György Zala (sculptor)

György Zala (1858 in Alsólendva, today Slovenija – 31 July 1937 in Budapest) (sometimes: Georg Zala) was a Hungarian sculptor. Along with Alajos Strobl and János Fadrusz, he is one of Hungary's leading public sculptors of the late 19th and early 20th century.[1]

György Zala, 1887, photographed by Sándor Strelisky


Ferenc Deák monument in Szeged

Orphaned at the age of 8, Zala spent several years in schools in Városlőd and Pápa.[2] He studied under Edmund Hellmer and Kaspar von Zumbusch at the Vienna Academy at the age of 21 and then under Josep Knábl, Max Wittman, Michael Wagmüller, and Eberle Siriusat at the Munich Academy.[3] Along with Janos Fadrusz and Alajos Strobl, Zala studied at the Budapest Academy.[1]

Archangel Gabriel in Budapest

His first work of renown upon his return to Hungary was a marble statue named "Mary and Magdalene" in 1884, winning the academy gold medal and the prize of the Hungarian Council of Fine Arts.[2] His tombstone of József Csukássi won him a gold medal in Antwerp.[2] While he began working on a statue of Adolf Huszár and didn't complete it; he did complete "The Martyrs of Arad" of the Liberty Monument in Arad in 1894 which included a statue of Mátyás Hunyadi.[4][5]

He was commissioned to produce numerous neo-baroque memorials including "Soldier" (1889–93), which is a cannon metal statue of a Honvéd (private soldier) on the Dísz Square in Budapest to commemorate the 'defenders of the homeland' who fought in the Hungarian War of Independence.[6] He also created the equestrian statue of Gyula Andrássy with six other sculptors at the Millennium Memorial on Hősök Square in Budapest and a statue of the Archangel Gabriel at the same place which won a "Grand Prix" at the Paris exhibition of 1900.[7] He also completed the statue "Queen Elizabeth" in Vienna in 1932, and in 1934, he collaborated with Antal Orbán to produce "Statue of István Tisza", a statue which no longer exists.[3]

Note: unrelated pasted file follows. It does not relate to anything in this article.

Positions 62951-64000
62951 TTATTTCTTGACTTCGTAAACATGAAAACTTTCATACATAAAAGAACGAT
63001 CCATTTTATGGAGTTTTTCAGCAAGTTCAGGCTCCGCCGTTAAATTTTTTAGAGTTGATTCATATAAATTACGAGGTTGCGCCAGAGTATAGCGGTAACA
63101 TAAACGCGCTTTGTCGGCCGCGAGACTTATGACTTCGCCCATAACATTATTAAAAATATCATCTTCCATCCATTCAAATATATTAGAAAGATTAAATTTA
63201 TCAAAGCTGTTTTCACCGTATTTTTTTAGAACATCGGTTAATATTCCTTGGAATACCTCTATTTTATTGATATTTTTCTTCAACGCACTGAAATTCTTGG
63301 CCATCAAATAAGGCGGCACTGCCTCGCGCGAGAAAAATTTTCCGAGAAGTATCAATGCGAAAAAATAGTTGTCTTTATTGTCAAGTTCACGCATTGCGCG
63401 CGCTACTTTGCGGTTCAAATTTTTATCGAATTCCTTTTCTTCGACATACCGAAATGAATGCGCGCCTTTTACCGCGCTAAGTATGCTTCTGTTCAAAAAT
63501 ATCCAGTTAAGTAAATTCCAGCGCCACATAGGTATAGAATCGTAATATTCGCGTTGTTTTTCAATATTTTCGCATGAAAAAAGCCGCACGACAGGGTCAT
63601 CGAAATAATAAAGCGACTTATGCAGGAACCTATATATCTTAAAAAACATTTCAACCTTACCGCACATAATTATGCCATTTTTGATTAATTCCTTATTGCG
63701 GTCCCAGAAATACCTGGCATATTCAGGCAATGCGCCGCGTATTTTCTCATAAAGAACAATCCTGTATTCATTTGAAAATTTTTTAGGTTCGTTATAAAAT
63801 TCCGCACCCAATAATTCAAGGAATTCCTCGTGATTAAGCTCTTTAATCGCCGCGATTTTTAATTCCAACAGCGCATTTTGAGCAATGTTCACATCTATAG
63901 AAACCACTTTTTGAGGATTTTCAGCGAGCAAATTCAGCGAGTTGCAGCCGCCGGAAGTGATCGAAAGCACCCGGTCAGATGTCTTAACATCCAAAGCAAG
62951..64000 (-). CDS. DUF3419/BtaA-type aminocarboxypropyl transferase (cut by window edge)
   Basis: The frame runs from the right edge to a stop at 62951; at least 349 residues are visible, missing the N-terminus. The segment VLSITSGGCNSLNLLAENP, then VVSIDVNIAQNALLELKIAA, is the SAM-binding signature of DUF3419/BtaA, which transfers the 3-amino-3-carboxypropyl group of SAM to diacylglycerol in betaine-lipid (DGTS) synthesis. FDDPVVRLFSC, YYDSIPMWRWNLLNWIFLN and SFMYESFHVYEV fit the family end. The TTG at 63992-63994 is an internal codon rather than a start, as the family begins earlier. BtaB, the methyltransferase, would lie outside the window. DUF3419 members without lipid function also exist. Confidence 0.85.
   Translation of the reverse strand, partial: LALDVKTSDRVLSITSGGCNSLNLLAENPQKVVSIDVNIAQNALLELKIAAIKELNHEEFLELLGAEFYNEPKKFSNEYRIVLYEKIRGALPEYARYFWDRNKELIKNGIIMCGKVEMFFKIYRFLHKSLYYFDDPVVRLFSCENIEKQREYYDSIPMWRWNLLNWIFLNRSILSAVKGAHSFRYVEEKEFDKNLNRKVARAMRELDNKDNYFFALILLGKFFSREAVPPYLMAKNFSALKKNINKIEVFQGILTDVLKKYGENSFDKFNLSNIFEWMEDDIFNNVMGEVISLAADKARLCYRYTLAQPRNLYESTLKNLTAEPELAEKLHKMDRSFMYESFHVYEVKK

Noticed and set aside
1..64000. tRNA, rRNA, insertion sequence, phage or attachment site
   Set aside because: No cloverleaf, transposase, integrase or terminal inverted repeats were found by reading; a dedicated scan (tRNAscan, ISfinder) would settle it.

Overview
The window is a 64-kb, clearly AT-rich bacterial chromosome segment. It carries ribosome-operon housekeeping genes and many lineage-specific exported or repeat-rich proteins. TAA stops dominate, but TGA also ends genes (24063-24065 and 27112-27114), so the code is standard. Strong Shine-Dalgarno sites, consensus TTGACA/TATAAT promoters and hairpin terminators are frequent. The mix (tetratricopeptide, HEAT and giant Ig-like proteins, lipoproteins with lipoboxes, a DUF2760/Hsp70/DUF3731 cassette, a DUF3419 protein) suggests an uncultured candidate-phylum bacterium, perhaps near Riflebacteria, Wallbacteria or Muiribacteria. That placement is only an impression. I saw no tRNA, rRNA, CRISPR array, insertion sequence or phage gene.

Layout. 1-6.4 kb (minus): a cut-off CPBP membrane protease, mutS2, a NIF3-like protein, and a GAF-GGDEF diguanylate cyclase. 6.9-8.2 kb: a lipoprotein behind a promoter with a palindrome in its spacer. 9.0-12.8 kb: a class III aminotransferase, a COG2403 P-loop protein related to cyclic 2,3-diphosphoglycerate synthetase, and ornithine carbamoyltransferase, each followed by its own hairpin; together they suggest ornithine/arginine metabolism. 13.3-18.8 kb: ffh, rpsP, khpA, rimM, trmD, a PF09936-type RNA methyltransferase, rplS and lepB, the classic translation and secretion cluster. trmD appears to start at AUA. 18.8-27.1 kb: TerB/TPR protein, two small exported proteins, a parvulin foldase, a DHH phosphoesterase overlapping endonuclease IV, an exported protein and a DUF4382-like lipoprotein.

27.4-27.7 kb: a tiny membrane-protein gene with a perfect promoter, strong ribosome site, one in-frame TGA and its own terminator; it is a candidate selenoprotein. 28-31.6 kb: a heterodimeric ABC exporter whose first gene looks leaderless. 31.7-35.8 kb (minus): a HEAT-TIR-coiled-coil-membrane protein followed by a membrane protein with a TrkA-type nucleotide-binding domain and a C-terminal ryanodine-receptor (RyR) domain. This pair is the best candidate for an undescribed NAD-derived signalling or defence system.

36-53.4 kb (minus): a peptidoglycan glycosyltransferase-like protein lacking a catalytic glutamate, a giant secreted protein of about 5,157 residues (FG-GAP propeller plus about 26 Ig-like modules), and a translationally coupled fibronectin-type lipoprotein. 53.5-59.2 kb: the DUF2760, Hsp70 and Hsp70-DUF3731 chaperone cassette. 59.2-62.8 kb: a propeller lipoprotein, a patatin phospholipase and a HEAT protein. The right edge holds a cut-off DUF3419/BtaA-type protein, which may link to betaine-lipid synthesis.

Notable portraits include "Bust of Antal Ligeti" (1887), "Franz Josef I" (1905) in Kerepesi Cemetery, Budapest,[4] the Ferenc Deák monument (1914) in Szeged, Jenő Zsigmondy, and Mór Jókai, and women such as Ilona Lukács (Béla Jármay's wife), Róza Laborfalvy and Lujza Blaha.[2]


György Zala plaque in Budapest

Upon his death on 31 July 1937, Zala was given a state funeral and buried at Kerepesi Cemetery, with a tombstone made by Miklós Ligeti.[2] The Hungarian National Gallery today is in possession of some 30 of Zala's works.[3] A commemorative plaque to Zala is embedded in the pavement outside his former villa in Budapest.


  1. ^ a b Simon, Andrew L. (1998). Made in Hungary: Hungarian contributions to universal culture. Simon Publications LLC. p. 49. ISBN 978-0-9665734-2-8. Retrieved 14 February 2012.
  2. ^ a b c d e "György Zala (Mayer)". Retrieved 14 February 2012.
  3. ^ a b c "ZALA, György". Fine Arts in Hungary. Retrieved 14 February 2012.
  4. ^ a b Gerő, András; Patterson, James; Koncz, Enikő (28 December 1995). Modern Hungarian society in the making: the unfinished experience. Central European University Press. p. 213. ISBN 978-1-85866-024-0. Retrieved 14 February 2012.
  5. ^ Kampis, Antal (1967). The history of art in Hungary. Wellingborough, Collets. p. 233. Retrieved 14 February 2012.
  6. ^ Phillips, Adrian; Scotchmer, Jo (15 August 2009). Hungary. Bradt Travel Guides. p. 129. ISBN 978-1-84162-285-9. Retrieved 14 February 2012.
  7. ^ Wellner, István (1982). Budapest: a complete guide. Corvina Kiadó. ISBN 978-963-13-1489-2. Retrieved 14 February 2012.

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